People are often at a loss to describe the power of a volcanic eruption. When earthquakes are discussed, the classification of the Richter Scale comes readily to the public at large. News reports can even offer this information in shorthand, saying that a given tremor measured a 4.6, and no further elaboration is necessary. Volcanoes have nothing like this level of accessibility, even though a comparable system of classification does exist. It is known as the Volcanic Explosivity Index, or VEI.
The VEI is not the only system for classifying volcanic eruptions, but it is a useful one, offering a way of measuring the power of a volcanic eruption. Eruptions are measured on a scale of 0 to 8, with each point representing a level of power roughly ten times as great as the one below it.
As with the Richter Scale, the VEI is meant to be scientifically measurable, and not merely impressionistic. In the case of the VEI, the dominant characteristic is the volume of material that is expelled by the eruption, as measured in cubic meters. Any eruption that expels less than ten thousand cubic meters of material (10 to the fourth power) is left at a value of 0. A VEI of 1 ranges from ten thousand cubic meters to one million cubic meters, with each subsequent VEI number representing, at maximum, ten times the maximum of the number below it. An eruption with a VEI of 4, for example, will expel anywhere from 100 million cubic meters to a billion cubic meters of material, most of which is gas. There is no absolute upper limit, but anything more than a trillion cubic meters is a category 8 eruption, and no eruption of such a magnitude has been known to occur in recorded history.
The VEI is typically presented in a chart form, and these charts usually present additional information. The height, in kilometers, of the plume is an important element. The length of the eruption, in hours, is usually presented as well. Other factors that may be included are the speed of the eruption, measured as the mass in kilograms expelled per second, as well as descriptive information, such as characteristics of the lava involved or the kind of volcano that will create such an eruption. The numbers and descriptions associated with a given VEI number are not always completely exclusive, but at the same time, they are not independent variables, either.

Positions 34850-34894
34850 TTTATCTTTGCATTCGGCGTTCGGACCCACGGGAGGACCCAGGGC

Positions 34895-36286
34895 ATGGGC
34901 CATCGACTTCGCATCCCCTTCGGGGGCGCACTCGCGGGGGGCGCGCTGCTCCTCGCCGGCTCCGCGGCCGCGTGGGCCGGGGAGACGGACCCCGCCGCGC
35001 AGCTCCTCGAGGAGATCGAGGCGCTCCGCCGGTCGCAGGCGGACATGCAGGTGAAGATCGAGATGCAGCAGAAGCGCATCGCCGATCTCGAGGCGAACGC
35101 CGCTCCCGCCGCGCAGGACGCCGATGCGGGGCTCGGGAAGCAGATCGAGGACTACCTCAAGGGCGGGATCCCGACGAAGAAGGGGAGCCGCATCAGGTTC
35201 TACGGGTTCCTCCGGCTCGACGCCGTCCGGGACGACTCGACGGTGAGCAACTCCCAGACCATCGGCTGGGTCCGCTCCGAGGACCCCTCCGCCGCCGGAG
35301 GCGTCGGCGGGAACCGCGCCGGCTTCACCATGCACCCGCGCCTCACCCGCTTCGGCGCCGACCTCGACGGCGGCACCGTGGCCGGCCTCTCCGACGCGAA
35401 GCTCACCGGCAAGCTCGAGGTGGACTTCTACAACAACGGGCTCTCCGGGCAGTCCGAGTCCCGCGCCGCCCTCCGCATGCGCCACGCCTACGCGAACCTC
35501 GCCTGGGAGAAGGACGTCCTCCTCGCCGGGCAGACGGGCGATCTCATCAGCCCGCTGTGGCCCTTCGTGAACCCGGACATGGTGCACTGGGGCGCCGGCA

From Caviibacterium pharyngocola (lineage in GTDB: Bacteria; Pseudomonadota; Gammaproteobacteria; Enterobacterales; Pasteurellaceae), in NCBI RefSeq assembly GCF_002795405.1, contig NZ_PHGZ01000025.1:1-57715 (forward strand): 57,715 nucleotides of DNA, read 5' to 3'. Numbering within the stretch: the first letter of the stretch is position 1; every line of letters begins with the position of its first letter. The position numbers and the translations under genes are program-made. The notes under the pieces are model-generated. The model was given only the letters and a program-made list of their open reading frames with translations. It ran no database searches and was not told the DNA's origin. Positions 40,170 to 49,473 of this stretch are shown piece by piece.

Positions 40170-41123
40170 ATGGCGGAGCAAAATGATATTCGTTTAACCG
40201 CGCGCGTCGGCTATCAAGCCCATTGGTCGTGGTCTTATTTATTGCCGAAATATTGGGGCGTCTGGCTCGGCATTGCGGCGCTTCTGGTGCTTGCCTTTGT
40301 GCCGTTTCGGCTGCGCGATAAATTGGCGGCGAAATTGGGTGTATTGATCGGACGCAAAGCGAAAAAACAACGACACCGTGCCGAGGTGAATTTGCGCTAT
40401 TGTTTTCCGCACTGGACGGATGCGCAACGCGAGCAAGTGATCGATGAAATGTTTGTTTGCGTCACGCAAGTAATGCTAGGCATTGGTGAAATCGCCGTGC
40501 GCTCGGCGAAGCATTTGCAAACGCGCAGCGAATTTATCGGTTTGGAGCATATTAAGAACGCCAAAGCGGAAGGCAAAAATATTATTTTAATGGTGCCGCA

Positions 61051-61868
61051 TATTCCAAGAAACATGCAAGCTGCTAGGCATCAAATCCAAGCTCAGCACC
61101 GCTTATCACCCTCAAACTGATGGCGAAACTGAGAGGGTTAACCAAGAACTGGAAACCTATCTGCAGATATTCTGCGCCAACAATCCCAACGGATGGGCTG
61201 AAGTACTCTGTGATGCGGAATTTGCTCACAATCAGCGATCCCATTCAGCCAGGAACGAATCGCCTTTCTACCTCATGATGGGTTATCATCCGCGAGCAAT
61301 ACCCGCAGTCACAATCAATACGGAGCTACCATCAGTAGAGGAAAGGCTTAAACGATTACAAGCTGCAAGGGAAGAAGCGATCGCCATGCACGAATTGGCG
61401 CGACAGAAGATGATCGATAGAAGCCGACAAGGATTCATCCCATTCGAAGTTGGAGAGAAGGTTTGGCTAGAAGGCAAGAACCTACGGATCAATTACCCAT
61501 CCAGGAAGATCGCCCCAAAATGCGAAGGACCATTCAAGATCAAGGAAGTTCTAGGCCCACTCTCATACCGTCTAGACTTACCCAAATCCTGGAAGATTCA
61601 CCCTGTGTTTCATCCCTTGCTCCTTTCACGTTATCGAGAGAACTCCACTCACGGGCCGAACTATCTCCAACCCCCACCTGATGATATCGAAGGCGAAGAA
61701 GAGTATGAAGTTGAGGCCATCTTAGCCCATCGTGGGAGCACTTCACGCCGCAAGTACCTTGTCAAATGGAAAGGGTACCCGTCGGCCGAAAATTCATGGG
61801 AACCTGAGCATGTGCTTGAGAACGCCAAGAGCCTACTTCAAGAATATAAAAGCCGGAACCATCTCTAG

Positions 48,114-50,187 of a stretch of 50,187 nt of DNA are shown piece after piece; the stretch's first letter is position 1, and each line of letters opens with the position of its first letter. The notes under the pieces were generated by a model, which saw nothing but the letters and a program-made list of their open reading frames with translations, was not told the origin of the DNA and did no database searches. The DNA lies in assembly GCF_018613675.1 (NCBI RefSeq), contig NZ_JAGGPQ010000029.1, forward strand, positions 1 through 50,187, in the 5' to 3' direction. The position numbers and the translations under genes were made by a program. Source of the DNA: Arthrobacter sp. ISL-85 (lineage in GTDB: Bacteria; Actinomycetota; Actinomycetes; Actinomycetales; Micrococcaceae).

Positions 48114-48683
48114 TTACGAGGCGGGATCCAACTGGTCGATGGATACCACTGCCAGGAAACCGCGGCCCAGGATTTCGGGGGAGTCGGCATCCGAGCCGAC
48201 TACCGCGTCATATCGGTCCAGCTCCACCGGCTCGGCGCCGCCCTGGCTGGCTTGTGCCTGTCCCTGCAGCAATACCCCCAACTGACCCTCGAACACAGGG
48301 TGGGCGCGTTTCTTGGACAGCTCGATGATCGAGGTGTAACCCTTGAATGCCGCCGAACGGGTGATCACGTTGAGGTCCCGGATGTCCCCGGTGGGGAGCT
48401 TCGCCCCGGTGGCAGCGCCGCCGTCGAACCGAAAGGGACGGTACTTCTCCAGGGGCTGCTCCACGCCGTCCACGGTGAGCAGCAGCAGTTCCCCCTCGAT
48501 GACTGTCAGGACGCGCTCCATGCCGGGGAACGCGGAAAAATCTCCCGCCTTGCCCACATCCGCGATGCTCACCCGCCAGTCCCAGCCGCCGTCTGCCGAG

The height of the plume, for example, and the duration of the eruption are both linked to the quantity of material expelled by the volcano. An eruption that expels a billion cubic meters of material into the atmosphere will go on longer than one that expels only a million cubic meters, and the plume will extend higher into the sky. All of these numbers are expressed as ranges, and there is some overlap in these ranges. An eruption with a VEI of 2 will have a plume that rises from one to five kilometers, while one with a VEI of 3 will rise from three to fifteen. There will, therefore, be some VEI 2 eruptions that rise higher than the plumes of VEI 3 eruptions, but as a whole, one will find that VEI 3 eruptions project longer plumes than VEI 2 eruptions. Beginning with a VEI of 5, these numbers are expressed only in general terms: they will extend more than 25 kilometers into the sky, and the eruption will last longer than twelve hours.
The descriptive information is also loosely applicable, but again, this information is based on real correlations. The first two categories (0 and 1) are associated with lava that will harden into basalt, while higher categories are associated with Andesite and Rhyolite. This is because of the viscosity of the lava, which governs how explosive the eruption will be. Similarly, Fissure and Shield volcanoes will only have eruptions on a scale of 0 or 1, and Scoria Cone volcanoes will remain in the vicinity of 1 or 2. Higher values are only associated with Stratovolcanoes.
For the non-specialist, many of these charts will also offer a visual impression of the kinds of eruption associated with these numbers from the Hawaiian or Icelandic types at the bottom, through the Strombolian, Vulcanian and Vesuvian types in the middle, to the Plinian and Pelean types at the high end.
The VEI has a long way to go before it is as recognizable and accessible to the public as the Richter Scale, but it remains a useful way to categorize volcanic eruptions. It lacks the precision of the Richter Scale, which registers distinctions of a tenth of a point (the difference between a 5.1 and a 5.2 level earthquake), while the VEI is expressed in whole numbers that cover a considerable range. Still, once the VEI of a given eruption is known, a fairly clear idea of the scale and character of the eruption can be inferred. The biggest caveat is that the scale of the eruption is not a clear prediction of the danger to humans posed by the eruption. The proximity and size of human settlements is even more important than the scale of the eruption. An eruption with a VEI of 6 in a remote region is less dangerous than one with a VEI of 4 near a small city.
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